Wednesday, March 7, 2012
by Amna Guellali
(Amna Guellali is the Tunisia and Algeria researcher at Human Rights Watch)
"Freedom of expression has become a battleground in post-revolution Tunisia. Debate is already raging at the National Constituent Assembly over a draft constitution put forward by the Islamist Ennahdha party that includes an article stating, “Freedom of thought, expression, press, and publication are guaranteed while taking into consideration the sanctities of peoples and religions.”
This debate has implications for all of the countries experiencing the ‘Arab spring’. But there have been recent echoes of the same issues in western capitals as well. Meanwhile in Tunisia, the flag of freedom of expression has often been waved when politically convenient and forgotten when it isn’t.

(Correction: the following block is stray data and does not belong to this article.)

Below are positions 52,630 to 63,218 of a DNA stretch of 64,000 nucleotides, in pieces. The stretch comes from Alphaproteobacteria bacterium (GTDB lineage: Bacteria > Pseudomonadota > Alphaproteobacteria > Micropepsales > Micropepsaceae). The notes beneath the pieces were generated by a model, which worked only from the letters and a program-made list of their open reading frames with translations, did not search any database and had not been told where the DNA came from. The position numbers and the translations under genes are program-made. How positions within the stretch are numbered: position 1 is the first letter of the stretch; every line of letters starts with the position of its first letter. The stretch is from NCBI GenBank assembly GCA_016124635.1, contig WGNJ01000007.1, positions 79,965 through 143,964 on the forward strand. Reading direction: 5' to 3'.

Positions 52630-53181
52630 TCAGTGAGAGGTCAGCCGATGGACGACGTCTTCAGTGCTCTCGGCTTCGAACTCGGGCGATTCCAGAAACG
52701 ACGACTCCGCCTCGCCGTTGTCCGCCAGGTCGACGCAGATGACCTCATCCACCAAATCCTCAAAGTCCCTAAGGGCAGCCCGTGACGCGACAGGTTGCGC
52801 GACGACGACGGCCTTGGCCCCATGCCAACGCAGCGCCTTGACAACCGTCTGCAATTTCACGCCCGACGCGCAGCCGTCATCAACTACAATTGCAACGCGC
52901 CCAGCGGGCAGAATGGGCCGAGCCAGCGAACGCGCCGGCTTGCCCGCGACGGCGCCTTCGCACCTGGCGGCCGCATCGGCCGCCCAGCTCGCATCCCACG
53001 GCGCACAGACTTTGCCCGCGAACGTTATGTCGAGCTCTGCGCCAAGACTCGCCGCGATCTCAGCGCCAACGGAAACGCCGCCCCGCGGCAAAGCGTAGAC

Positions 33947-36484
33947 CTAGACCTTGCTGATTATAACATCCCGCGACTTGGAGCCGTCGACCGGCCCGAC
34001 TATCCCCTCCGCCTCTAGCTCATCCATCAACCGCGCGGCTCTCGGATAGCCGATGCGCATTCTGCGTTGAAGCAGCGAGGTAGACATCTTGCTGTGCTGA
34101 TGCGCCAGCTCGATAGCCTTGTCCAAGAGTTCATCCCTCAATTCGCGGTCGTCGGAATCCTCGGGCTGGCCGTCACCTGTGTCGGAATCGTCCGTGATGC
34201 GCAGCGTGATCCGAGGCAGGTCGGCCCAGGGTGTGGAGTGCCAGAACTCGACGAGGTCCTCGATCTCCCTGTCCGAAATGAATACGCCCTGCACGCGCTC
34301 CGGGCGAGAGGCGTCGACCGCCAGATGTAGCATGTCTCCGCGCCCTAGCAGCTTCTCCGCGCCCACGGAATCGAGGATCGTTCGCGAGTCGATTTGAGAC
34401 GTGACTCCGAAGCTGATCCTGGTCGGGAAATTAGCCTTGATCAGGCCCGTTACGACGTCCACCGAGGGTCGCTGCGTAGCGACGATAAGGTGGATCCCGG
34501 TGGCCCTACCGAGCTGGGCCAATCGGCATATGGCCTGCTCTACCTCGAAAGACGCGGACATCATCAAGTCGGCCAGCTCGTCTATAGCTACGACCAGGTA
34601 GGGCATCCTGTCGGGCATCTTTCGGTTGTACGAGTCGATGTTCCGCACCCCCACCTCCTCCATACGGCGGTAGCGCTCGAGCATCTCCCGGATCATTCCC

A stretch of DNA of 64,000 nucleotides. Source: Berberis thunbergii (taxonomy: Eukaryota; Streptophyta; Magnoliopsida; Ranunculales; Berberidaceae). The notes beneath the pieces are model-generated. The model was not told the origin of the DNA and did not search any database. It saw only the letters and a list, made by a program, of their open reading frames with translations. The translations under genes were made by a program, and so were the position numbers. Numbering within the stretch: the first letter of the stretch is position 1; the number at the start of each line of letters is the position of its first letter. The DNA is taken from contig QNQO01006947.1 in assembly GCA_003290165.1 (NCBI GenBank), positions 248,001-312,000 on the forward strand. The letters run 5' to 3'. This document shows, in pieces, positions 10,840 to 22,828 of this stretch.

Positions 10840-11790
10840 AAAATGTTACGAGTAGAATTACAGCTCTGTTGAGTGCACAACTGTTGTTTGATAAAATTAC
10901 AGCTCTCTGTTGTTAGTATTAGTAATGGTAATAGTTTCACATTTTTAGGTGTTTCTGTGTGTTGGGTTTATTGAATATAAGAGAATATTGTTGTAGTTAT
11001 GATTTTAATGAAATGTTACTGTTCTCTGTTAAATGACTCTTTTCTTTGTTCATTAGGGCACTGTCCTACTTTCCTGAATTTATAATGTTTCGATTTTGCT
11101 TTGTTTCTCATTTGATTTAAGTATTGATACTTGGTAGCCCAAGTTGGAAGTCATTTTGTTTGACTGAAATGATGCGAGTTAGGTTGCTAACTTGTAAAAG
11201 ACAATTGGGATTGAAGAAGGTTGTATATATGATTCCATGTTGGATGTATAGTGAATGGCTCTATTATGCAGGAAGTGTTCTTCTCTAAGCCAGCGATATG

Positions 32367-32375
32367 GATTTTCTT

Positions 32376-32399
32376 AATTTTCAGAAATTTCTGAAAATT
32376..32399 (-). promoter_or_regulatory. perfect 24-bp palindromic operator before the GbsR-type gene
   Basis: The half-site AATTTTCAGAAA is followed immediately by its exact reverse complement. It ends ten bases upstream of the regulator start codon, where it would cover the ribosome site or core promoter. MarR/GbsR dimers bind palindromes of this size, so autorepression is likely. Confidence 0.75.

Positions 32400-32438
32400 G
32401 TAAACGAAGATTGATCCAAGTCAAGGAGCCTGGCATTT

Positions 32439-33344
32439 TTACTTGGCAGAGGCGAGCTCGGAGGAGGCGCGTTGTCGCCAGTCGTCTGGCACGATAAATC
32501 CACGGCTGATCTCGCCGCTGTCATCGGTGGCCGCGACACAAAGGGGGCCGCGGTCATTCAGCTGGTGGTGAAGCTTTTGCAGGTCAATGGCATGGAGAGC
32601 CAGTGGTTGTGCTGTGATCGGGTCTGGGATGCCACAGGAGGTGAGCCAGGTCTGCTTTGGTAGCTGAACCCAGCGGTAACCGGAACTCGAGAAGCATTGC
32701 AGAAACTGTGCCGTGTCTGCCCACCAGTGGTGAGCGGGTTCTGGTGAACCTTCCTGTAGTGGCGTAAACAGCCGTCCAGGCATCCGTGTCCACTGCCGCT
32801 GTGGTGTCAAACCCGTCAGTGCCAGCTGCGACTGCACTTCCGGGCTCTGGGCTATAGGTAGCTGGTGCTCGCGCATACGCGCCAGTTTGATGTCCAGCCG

A visit in February by the Egyptian cleric Wajdi Ghounim, notorious for his fatwa supporting the practice of female genital mutilation (FGM), widened the rift between secularists and Islamists. Invited by three Tunisian nongovernmental organizations, Ghounim gave sermons around the country in which he equated secularists to enemies of Islam. On the airwaves of Radio Mosaïque FM, he said that FGM, while not compulsory, is a practice encouraged by Islamic scholars for “medical reasons” and likened it to “cosmetic surgery.” “Every person who does not abide by the law of God,” Ghounim said on Mosaïque, “is an apostate.”...."